Who'd have guessed that 2013 would be the year in which Aaron Sorkin would come to the rescue of Islam? To clarify: the creator of The West Wing hasn't converted and become a Muslim. He probably doesn't have a clue how significant his (inadvertent) contribution has been to the struggle against Islamophobia...
Before we blame radical Islam for terrorism and loss of freedom - consider that our Security Services blame our foreign policy, not any religion, for acts of terrorism. Radical Islam is a bastardisation of true, peaceful Islam. And the effect on our social fabric of continually scapegoating Muslims for our own aggression abroad is painful, and breeds yet more jihadists.
The common theological heritage and the mutual reverence of Jesus and his mother by both Muslims and Christians has sadly, become sullied throughout history as Islam and Christianity are often portrayed as implacable enemies, embroiled in conflict. The reality is, despite the troubled history. there have been epochs where Christians and Muslim have co-existed in peace.
If they are going to bow to every ridiculous religious whim, why not go the whole hog and have men enter through the front doors and women shuffle in with their heads bowed through the delivery hatch wearing an M&S blackout curtain for full compliance?
Yesterday, Abbas Khan's funeral was attended by thousands of Muslims, uniting as one to celebrate his life and in solidarity with the family. Gathering together in such a large number shows what a profound effect his death has had on the community...
Is gender equality an issue that can be assigned to the conventional notions of left and right? Undoubtedly, it stretches across the political pantheon. But more importantly - is anti-Islamism now a stance the left and right can unite over? This is a discussion that needs to take place outside Westminster.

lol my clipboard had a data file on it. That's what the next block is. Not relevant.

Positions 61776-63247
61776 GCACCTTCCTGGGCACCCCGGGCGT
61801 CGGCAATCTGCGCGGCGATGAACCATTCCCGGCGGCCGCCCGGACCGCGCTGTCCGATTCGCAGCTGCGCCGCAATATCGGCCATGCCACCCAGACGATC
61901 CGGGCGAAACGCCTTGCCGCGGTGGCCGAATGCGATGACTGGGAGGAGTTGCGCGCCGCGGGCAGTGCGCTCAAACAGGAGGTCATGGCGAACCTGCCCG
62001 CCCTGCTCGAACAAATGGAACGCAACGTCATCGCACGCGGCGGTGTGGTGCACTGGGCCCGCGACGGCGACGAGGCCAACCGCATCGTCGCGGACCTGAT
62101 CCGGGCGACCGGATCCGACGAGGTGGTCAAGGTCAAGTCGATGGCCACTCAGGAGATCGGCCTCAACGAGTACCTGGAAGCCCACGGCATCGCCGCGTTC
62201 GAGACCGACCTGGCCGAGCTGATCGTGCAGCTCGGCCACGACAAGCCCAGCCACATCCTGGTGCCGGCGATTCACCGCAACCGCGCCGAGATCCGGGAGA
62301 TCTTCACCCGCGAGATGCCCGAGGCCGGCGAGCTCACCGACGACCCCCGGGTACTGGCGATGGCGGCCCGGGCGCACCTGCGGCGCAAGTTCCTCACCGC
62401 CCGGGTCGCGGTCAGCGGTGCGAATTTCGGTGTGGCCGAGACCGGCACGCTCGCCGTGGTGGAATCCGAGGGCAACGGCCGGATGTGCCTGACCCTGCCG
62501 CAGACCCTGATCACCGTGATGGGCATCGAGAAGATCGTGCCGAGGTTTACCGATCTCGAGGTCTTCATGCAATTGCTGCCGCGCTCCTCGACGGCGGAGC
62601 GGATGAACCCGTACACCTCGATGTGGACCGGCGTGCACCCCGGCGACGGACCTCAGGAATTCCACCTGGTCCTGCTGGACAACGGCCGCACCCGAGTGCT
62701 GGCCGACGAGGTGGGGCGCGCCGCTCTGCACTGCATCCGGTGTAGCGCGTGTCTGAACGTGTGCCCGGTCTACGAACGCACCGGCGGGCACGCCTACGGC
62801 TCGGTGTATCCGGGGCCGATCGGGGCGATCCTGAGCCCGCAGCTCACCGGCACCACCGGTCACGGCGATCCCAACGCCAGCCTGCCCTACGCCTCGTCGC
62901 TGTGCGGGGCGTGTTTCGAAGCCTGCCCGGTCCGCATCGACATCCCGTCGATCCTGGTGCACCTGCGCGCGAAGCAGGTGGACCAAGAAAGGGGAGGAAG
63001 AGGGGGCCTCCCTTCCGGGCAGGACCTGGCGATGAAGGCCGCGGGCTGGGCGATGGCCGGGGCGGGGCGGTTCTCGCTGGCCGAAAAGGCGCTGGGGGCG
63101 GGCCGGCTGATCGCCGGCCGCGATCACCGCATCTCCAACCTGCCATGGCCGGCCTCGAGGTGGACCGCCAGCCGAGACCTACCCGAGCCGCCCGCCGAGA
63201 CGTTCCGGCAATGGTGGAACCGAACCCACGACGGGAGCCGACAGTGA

No one has the right to refuse to help or serve someone because their religion denotes what others should put in their shopping basket, trolley or mouth. A Marks & Spencer food hall is not a place to breed religious or racial intolerance.
The making of The Cruel Cut documentary was one of the most challenging tasks I've ever undertaken in my anti-FGM campaigning. My aim has always been to teach the British public the effects of FGM, and how we should all make sure we protect our girls from this vile practice. I feel we achieved that and much more. But the response from the less well-intentioned viewers was to say, 'this is a Muslim issue.' It made me think. Had my message implied that FGM was purely an Islamic affair?
With the issue of gender segregation in the media, attacks on those opposing this practice have been epitomised on this website by Hilary Aked, who ignores the broad mass of public opinion that refused to accept guidance excusing discrimination.
Anjum Chaudary is a radical ideologue who professes to interpret Islam yet like most radicals he has never actually studied religion. He dresses in a beard and Islamic garb to give the impression that he is a cleric but he is nothing but a masterly self-publicist, preaching a distorted message of hate and violence.
Instead of focusing on whether Islam was at fault, it is more helpful to look at the specific ideology at play...
Banning Christmas is a modern day myth perpetuated by those who have an axe to grind about 'Muslims' (it apparently 'offends' Muslims), have a similar axe to grind about our 'politically correct gone mad' culture (you know that 'political correctness' also doesn't exist, don't you?).
Here's a snapshot of the streets of Jakarta, on what could be any day of the week: 4 wheeled traffic, a fair few of which are covered in English Premier League football club stickers, crawling... Jams punctuated with swarms of buzzing motor scooters, weaving and snaking through every gap.
People want to try something new and when it comes to games such as Call of Duty or Medal of Honor, quite frankly, people are just bored of playing missions about Americans braver than Chuck Norris saving the world within six hours of gameplay.
While important, gender segregation on British campuses, while important, has been poorly debated on. There has been far less discussion, particularly from female viewpoints, on the values of choice, liberty, religious identity and legitimate boundaries of self-expression.
I recognize the horrible irony of saying this as a white, cis, able-bodied woman, but feminist spaces need to prioritise the platforms of marginalised voices; poor women, LGBT+ women, disabled women, women of colour, and so on.